The big powers last night agreed the contents of a draft UN resolution that would tighten existing financial and travel sanctions against Iran in the hope of coercing Tehran into halting its sensitive activities that could eventually lead to a nuclear bomb.
But the foreign ministers of Britain, France, China, Russia, the US and Germany did not go into details on the text, which was probably the minimum agreement possible in order to maintain unity and keep up the international pressure on Iran. It also remained unclear how long it would take to complete negotiations on the resolution before it is submitted to the UN security council.
Any draft resolution needs to secure the backing of all five permanent members to have a chance of being passed unanimously.
The Foreign Secretary, David Miliband, who attended the negotiations in Berlin, said he was "very pleased" with the outcome of yesterday's talks, which he described as "united, constructive and determined". But his statement urging Iran to comply with UN demands to halt its uranium enrichment activities also held out a carrot to Iran, presumably with the backing of Russia which has been wary of further sanctions. Mr Miliband said that if Iran complied, it would benefit from a "far-reaching offer of economic and scientific, as well as political, co-operation".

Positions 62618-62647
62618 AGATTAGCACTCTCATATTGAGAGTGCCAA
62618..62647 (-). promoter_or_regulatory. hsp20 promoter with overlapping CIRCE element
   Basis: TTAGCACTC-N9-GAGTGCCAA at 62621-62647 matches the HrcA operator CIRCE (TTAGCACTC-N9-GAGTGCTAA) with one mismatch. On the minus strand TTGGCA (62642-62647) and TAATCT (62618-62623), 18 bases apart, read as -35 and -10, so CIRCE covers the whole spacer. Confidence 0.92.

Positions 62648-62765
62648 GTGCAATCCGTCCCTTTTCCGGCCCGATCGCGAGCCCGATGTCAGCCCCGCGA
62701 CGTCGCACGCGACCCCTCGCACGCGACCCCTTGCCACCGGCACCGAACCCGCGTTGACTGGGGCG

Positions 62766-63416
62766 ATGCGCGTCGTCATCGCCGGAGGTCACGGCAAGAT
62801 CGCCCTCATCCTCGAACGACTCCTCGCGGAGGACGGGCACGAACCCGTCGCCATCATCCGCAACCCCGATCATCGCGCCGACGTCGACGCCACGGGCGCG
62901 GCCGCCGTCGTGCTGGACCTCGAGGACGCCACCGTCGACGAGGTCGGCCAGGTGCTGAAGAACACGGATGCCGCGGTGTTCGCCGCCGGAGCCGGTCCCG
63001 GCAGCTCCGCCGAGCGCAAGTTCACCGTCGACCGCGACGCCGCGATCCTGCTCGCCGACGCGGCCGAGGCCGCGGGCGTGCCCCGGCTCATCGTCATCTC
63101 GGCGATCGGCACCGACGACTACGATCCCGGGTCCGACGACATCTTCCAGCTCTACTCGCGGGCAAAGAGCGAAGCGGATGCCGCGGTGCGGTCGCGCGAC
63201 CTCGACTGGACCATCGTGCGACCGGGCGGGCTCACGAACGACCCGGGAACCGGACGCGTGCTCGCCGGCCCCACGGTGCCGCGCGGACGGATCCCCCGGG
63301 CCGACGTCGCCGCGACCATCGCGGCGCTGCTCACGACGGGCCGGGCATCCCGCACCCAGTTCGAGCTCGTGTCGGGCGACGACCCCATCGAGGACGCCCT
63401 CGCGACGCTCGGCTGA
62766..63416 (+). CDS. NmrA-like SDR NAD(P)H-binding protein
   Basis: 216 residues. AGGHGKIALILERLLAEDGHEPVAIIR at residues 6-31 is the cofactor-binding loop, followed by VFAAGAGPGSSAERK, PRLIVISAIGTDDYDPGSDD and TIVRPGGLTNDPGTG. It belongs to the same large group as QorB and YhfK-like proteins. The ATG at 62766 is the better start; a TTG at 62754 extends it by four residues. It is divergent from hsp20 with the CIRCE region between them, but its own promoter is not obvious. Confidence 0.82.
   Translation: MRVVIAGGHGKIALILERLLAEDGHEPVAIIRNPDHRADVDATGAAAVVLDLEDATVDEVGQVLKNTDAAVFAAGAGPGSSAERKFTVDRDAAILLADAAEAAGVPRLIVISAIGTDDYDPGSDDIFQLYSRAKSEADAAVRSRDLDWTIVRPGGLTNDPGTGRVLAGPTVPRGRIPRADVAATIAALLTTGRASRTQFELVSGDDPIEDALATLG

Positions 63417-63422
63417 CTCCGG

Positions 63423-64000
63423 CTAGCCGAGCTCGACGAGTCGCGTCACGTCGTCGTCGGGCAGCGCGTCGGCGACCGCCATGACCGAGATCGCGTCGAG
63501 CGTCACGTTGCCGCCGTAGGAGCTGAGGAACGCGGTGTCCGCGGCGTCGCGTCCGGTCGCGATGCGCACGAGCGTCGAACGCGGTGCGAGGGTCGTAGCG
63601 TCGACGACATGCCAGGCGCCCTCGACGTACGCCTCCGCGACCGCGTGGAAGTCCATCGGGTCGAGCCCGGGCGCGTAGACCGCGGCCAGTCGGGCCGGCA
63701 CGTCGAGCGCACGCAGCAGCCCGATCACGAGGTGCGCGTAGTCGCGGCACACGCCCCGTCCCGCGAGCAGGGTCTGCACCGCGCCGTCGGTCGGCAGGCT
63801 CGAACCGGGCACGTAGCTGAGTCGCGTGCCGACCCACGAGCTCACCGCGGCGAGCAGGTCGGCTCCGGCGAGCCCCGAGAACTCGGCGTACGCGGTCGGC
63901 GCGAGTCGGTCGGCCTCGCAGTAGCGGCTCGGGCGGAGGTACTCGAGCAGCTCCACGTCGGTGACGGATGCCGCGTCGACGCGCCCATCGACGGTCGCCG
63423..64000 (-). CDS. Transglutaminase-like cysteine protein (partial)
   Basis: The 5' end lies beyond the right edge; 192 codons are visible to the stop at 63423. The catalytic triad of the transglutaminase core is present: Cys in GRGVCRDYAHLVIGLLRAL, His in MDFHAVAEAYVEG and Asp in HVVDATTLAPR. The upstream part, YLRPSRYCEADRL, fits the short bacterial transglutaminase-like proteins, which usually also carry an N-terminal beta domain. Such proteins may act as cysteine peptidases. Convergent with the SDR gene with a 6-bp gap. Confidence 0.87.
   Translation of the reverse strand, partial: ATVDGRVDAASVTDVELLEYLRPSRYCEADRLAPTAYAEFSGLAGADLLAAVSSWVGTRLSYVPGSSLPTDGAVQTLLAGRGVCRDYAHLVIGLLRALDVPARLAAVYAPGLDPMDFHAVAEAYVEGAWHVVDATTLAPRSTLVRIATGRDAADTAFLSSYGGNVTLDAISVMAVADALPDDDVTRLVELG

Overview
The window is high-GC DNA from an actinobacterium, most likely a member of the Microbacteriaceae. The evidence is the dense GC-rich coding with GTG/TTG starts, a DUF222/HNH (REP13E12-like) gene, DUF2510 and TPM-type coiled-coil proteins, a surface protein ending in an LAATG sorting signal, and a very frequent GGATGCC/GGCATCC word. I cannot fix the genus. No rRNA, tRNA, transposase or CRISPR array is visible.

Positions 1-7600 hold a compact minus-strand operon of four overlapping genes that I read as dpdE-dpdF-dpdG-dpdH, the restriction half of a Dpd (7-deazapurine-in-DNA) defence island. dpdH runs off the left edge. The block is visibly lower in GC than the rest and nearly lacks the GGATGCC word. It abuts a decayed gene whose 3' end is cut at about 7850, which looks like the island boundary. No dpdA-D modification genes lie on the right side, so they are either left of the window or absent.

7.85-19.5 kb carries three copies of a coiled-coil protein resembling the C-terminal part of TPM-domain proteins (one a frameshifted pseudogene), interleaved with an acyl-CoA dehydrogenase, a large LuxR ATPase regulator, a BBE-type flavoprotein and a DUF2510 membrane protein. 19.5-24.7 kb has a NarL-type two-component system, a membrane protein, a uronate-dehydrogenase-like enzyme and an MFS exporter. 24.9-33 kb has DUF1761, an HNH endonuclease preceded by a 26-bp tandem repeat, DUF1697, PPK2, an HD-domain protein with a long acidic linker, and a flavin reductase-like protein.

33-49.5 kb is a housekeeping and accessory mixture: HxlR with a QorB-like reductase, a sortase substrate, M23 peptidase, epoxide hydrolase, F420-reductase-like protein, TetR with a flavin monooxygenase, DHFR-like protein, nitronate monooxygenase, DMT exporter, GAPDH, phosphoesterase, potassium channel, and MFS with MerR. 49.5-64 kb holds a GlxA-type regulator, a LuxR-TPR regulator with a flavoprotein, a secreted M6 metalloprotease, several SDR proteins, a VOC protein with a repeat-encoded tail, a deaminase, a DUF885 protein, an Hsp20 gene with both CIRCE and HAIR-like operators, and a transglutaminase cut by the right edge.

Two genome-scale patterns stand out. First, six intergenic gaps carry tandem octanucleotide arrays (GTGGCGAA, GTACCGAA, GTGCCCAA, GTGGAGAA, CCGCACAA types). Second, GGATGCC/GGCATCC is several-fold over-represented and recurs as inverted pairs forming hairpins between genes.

Yesterday's agreement was the culmination of four months of negotiations on a third resolution aimed at curbing Iranian nuclear ambitions, launched on the sidelines of the UN General Assembly in New York.
Iran, for its part, says that its nuclear intentions are peaceful and has steadfastly refused UN demands to halt its uranium enrichment programme.Reuse content